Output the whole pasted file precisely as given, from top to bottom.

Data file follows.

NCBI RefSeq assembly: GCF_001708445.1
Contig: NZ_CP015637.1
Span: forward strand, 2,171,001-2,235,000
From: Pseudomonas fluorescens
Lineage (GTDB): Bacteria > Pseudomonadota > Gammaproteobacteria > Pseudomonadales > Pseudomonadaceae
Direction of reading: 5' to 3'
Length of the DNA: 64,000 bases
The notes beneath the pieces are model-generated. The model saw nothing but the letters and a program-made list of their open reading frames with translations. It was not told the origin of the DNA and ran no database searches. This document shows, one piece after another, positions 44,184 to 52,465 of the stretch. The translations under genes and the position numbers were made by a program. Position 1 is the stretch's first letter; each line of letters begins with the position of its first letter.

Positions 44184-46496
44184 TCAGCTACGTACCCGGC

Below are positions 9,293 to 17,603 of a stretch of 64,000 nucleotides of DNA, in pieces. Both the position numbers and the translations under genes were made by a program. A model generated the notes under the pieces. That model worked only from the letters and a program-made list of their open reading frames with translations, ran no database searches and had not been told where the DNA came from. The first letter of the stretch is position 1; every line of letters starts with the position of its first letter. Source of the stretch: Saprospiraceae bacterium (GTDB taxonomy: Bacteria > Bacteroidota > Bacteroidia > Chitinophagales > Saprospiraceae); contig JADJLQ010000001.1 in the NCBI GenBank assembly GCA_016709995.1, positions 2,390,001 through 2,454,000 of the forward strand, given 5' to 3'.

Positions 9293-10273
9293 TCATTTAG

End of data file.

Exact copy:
NCBI RefSeq assembly: GCF_001708445.1
Contig: NZ_CP015637.1
Span: forward strand, 2,171,001-2,235,000
From: Pseudomonas fluorescens
Lineage (GTDB): Bacteria > Pseudomonadota > Gammaproteobacteria > Pseudomonadales > Pseudomonadaceae
Direction of reading: 5' to 3'
Length of the DNA: 64,000 bases
The notes beneath the pieces are model-generated. The model saw nothing but the letters and a program-made list of their open reading frames with translations. It was not told the origin of the DNA and ran no database searches. This document shows, one piece after another, positions 44,184 to 52,465 of the stretch. The translations under genes and the position numbers were made by a program. Position 1 is the stretch's first letter; each line of letters begins with the position of its first letter.

Positions 44184-46496
44184 TCAGCTACGTACCCGGC

Below are positions 9,293 to 17,603 of a stretch of 64,000 nucleotides of DNA, in pieces. Both the position numbers and the translations under genes were made by a program. A model generated the notes under the pieces. That model worked only from the letters and a program-made list of their open reading frames with translations, ran no database searches and had not been told where the DNA came from. The first letter of the stretch is position 1; every line of letters starts with the position of its first letter. Source of the stretch: Saprospiraceae bacterium (GTDB taxonomy: Bacteria > Bacteroidota > Bacteroidia > Chitinophagales > Saprospiraceae); contig JADJLQ010000001.1 in the NCBI GenBank assembly GCA_016709995.1, positions 2,390,001 through 2,454,000 of the forward strand, given 5' to 3'.

Positions 9293-10273
9293 TCATTTAG